EQT Beats Estimates as $4.2 Billion Raised for InfrastructureNiclas Rolander and Niklas Magnusson
Raises 4 billion euros versus initial target of 2.9 billion
Commitments double the amount of previous infrastructure fund
EQT Partners raised 4 billion euros ($4.2 billion) for its third infrastructure fund, almost 40 percent more than targeted, amid growing demand from pension funds that are struggling with near rock-bottom interest rates.
EQT had targeted raising 2.9 billion euros and amassed the capital in less than six months, the fastest fund raising in its history. It’s more than double the size of EQT’s second infrastructure fund and will allow EQT to make 12 to 15 deals of between 200 million and 500 million euros, Deputy Managing Partner and Head of Real Assets Lennart Blecher said.
Pension funds and asset managers have increasingly turned to assets such as energy, transport and communications networks after central banks slashed rates to boost growth and inflation. At the same time, governments are seeing difficulties in finding funding for infrastructure projects, creating opportunities for private-equity firms.
“Many of these funds can’t meet their long-term return requirements so they’re reallocating to alternatives,” Blecher, the investment adviser to EQT Infrastructure III, said in a phone interview. The biggest demand is for infrastructure, which as a long-term asset fits well with meeting the liability side on the balance sheets, he said.
The fund targets a gross return of 15 percent, the same as for EQT Infrastructure I and II, he said. The return on the eight exits the first and second funds have made so far has been almost 35 percent, he said.
Investors in the new fund include BlackRock, The Dai-ichi Life Insurance Company, Danica Pension, Ilmarinen, Skandia, Maine Public Employees Retirement System, The New York City Retirement System, Teacher Retirement System of Texas and Virginia Retirement System.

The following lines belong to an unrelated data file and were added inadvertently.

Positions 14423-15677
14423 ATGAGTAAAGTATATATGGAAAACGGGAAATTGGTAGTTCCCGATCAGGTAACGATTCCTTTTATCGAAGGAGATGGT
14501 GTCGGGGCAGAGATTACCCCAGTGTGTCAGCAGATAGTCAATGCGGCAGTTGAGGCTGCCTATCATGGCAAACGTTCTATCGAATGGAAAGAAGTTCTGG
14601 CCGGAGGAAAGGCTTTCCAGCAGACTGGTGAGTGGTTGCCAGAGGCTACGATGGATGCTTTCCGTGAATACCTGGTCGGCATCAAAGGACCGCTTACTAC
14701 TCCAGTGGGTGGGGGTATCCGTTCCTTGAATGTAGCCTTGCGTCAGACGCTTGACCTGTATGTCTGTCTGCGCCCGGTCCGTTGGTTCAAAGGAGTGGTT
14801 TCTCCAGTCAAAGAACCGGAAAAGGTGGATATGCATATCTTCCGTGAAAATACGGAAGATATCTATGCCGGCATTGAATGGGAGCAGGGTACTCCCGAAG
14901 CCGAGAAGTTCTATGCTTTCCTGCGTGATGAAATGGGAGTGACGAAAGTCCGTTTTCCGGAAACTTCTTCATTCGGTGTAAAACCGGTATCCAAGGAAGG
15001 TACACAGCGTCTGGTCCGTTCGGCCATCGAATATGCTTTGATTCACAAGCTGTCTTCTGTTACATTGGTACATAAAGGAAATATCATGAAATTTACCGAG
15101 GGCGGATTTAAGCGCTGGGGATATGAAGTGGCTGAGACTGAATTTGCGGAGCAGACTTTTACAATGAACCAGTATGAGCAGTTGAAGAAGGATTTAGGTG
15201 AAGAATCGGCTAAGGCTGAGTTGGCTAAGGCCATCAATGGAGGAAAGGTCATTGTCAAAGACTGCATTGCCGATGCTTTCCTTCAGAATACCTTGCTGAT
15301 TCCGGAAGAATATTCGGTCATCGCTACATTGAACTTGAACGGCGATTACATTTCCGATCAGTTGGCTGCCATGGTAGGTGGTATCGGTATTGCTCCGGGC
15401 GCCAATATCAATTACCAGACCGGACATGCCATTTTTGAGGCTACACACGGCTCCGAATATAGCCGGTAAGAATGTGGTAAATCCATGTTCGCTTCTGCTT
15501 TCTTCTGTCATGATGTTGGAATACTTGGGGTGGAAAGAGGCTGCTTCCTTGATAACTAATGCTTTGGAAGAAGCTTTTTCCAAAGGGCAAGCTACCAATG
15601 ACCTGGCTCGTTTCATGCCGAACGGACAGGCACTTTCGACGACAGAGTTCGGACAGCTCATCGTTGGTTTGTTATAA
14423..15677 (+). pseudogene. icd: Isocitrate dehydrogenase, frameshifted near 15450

“The other factor is that we’re heavily under-invested in infrastructure, both in North America and Europe,” Blecher said. “We haven’t invested enough since the 1980s basically, so the gap is enormous, and that can’t just be financed through increased taxes and borrowing.”
The European Investment Bank forecasts that the annual investment gap in the European Union alone is some 300 billion euros. In the Nordic region, infrastructure investor Infranode sees investment needs of at least 200 billion euros over the next 10 years.
But competition for those assets is increasing. For example, Infranode is challenging private-equity firms, which are typically invested in assets for 3 to 7 years before exiting, in the Nordic region with an investment horizon of 25 years. It claims that will give it an advantage as local municipalities seek long-term commitments.
Blecher says the industrial heritage of EQT gives it an edge. The firm was co-founded in 1994 by the Swedish Wallenberg family’s holding company Investor AB, which holds stakes in companies such as power-grids maker ABB Ltd. and mobile-networks maker Ericsson AB.
“We have an industrial heritage,” said Blecher, who worked at ABB for 16 years. “We want to focus on buying assets where we can employ the industrial network of companies such as ABB and Ericsson, which have built the world’s energy and telecom infrastructure.”
Rather than investing in traditional infrastructure projects such as toll-roads and bridges, EQT will seeks to invest in assets and companies where it sees scope for operational improvement, using a similar approach as for other private-equity investments. It will invest in companies and assets within communication, transportation, energy, environmental and social infrastructure, he said.
The fund has already signed four deals, including this week’s agreement to buy Lumos Networks Corp., a U.S. fiber-based data and broadband service provider, for about $425 million in cash.